“What do you do for fun around here?”
That’s the question new hires to Tripod, the web company I helped found in Williamstown, MA, used to ask when they moved to our 8,000 person college town to join in the madness of the first wave of the web economy. The first person to ask the question of me was Margaret Gould-Stewart, a graphic designer who’d moved north from New York City.
At the time, I was sitting on the floor of my office with three other Williamstown geeks, reveling in the takeout Chinese food we’d just had delivered – DELIVERED! – from the nearby metropolis of North Adams, MA. The idea that a restaurant, other than a pizza parlor, would deliver was so radical that the answer to Margaret’s question was obvious: “We order takeout Chinese and sit around an eat it.” (She was unimpressed.)
I now live two towns south of Williamstown in an even smaller town. No takeout Chinese here. So the answers to the “What do you do for fun?” question have gotten a bit more rural in recent years.
This year, the answer to the question appears to be: “pickle vegetables”. I spent Saturday morning picking two and a half gallons of brussel sprouts so we could fill 12 pint jars with sprouts, hot peppers, garlic and pickling brine. (You say you don’t like brussel sprouts? You’ve never had pickled brussel sprouts… Or maybe you’ve never had my pickled brussel sprouts.) As we boiled, sealed and cooled the jars, Rachel and I realized that we had nowhere to put them. We put the year’s canning output on the dining room table, looking for space in the pantry to store the bounty… and finally ended up comandeering a TV table as an extra shelf for the new dozen jars…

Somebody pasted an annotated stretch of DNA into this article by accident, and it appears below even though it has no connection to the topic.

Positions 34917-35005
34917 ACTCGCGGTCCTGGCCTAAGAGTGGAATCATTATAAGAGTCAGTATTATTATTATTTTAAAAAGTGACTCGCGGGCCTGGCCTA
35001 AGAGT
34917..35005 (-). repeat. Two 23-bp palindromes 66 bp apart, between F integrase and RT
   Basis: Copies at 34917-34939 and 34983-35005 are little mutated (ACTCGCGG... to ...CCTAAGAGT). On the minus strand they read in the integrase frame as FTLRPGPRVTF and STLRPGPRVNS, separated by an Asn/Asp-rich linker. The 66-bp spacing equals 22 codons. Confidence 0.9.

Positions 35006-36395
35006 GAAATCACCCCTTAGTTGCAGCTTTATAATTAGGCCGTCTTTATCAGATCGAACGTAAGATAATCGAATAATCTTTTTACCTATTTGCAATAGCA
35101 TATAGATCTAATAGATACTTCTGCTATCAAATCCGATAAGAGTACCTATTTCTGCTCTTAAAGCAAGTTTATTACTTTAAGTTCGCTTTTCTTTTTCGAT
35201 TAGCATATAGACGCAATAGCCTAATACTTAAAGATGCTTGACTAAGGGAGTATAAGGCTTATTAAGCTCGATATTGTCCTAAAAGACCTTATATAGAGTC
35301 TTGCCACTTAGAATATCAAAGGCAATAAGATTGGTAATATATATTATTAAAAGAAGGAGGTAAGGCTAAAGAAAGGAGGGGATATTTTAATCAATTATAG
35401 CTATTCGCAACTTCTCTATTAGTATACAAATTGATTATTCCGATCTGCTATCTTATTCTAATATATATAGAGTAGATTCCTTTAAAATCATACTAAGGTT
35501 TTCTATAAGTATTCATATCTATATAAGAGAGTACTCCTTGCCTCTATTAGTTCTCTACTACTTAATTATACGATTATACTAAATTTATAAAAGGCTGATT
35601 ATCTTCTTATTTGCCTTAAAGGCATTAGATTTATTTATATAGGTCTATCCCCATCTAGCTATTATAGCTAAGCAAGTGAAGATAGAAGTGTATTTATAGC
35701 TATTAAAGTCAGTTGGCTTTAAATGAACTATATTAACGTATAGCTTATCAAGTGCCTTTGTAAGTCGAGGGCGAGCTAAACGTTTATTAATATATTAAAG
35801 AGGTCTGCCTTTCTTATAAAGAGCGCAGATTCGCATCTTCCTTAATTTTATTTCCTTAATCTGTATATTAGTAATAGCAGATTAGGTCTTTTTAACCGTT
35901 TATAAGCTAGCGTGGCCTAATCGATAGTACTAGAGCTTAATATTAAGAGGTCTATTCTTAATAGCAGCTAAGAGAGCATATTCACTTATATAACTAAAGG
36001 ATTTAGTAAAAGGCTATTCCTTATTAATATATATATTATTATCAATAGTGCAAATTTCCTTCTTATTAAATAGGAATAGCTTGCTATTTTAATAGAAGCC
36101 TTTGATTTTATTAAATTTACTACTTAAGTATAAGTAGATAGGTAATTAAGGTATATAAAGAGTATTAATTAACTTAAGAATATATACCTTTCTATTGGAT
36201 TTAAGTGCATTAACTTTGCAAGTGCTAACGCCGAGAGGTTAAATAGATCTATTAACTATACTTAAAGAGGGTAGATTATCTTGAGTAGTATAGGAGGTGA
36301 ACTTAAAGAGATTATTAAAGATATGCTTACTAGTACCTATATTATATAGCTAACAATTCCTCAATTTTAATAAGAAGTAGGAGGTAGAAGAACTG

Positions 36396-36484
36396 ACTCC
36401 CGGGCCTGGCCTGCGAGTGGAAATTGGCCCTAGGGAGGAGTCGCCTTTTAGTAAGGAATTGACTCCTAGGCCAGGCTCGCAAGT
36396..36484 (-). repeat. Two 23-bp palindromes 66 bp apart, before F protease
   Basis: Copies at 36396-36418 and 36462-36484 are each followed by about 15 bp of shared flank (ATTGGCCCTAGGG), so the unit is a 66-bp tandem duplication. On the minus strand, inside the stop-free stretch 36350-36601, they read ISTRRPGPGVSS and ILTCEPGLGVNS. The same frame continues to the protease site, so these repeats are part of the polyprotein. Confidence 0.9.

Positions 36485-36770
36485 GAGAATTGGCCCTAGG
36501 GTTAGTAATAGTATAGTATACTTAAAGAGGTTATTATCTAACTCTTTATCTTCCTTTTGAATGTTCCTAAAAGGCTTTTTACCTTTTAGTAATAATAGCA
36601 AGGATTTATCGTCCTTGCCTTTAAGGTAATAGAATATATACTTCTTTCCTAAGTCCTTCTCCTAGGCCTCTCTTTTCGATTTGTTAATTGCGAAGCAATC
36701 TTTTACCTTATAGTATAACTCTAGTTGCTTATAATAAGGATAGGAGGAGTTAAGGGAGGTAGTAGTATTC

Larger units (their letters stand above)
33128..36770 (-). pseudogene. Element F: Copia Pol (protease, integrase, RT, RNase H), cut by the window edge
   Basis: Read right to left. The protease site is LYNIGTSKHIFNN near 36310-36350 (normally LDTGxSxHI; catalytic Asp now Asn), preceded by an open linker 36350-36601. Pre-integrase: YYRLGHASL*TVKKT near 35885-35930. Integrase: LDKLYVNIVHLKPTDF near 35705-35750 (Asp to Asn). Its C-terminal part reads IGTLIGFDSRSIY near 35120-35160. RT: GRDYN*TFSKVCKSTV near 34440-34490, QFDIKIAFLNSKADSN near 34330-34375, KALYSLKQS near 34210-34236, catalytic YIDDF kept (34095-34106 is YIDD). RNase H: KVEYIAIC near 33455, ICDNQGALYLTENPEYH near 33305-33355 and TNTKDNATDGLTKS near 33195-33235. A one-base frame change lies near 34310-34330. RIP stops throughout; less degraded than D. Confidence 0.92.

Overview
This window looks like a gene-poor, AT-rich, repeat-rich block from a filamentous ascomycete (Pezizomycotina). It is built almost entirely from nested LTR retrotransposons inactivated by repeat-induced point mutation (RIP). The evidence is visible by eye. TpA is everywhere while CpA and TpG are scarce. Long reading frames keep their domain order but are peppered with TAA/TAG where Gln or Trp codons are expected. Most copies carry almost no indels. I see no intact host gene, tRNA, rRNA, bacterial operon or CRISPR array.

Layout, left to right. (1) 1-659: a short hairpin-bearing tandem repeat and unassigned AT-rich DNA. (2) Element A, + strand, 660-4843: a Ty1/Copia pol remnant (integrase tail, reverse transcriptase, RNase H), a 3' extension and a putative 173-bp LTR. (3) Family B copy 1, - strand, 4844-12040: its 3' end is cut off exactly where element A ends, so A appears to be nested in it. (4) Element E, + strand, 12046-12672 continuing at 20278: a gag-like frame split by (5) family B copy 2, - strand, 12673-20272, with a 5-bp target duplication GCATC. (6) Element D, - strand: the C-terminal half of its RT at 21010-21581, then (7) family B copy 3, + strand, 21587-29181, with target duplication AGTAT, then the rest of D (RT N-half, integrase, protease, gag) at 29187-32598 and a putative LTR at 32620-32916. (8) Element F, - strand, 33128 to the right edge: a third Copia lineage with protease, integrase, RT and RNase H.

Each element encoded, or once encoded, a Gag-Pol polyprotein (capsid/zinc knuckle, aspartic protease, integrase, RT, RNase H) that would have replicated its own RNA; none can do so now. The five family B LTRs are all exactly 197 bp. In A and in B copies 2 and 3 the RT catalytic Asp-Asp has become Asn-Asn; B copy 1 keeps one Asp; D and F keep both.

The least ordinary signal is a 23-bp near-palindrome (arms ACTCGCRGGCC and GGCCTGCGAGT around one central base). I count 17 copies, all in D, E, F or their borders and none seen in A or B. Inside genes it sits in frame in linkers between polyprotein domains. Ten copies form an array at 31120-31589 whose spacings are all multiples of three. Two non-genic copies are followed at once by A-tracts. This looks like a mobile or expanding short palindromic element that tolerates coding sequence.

As I looked at the 60+ jars we’d filled, I had one thought: “I should really buy stock in the company that makes canning jars.” So I visited the Ball Company website. No information on canning to be found – their “packaging” section features metal beverage and food containers as well as plastic containers… but nothing on canning jars.
It seems that Ball is a little embarrased by their canning heritage. On a page titled: There’s no such thing as bad publicity, is there, a Ball PR flack complains that reporters continue to be amused by the fact that a company that makes canning jars also makes aerospace equipment: “The company that makes those old canning jars also does other stuff.”
But hey, Ball – I don’t buy very many aerospace parts. Nor do I buy much industrial can stock. I realize that investors are probably more interested in aerospace than home canning… but there are net-connected rural Americans out there who’d love to see that you’re not embarrased by your home canning heritage.
(Kerr Group, the other major producer of canning jars, is just as bad – you can find information on tamper-resistant closures, but not on Kerr’s jar lids.)
I’m guessing, in the American culture of victimization that allows conservative republicans to claim that they’re being persecuted, despite controlling all branches of government, the failure of canning product manufacturers to acknowledge their role in food preservation makes me a persecuted minority.
Who’ll join me in starting a movement to demand that Bell and Kerr recognize that real Americans preserve food? That our great nation is based on guns, guts, and home-canned vegetables? Rise up, America! Demand your right to make pickles without persecution!
Say it loud: “I home-can, and I’m proud!”
Update: my neighbor (and member at the same farm where I pick my brussel sprouts), Doug Hacker, has shown his commitment to the movement, producing this handy graphic for fellow Picklers to add to their websites. Soon we will bring the anti-canning forces to their knees!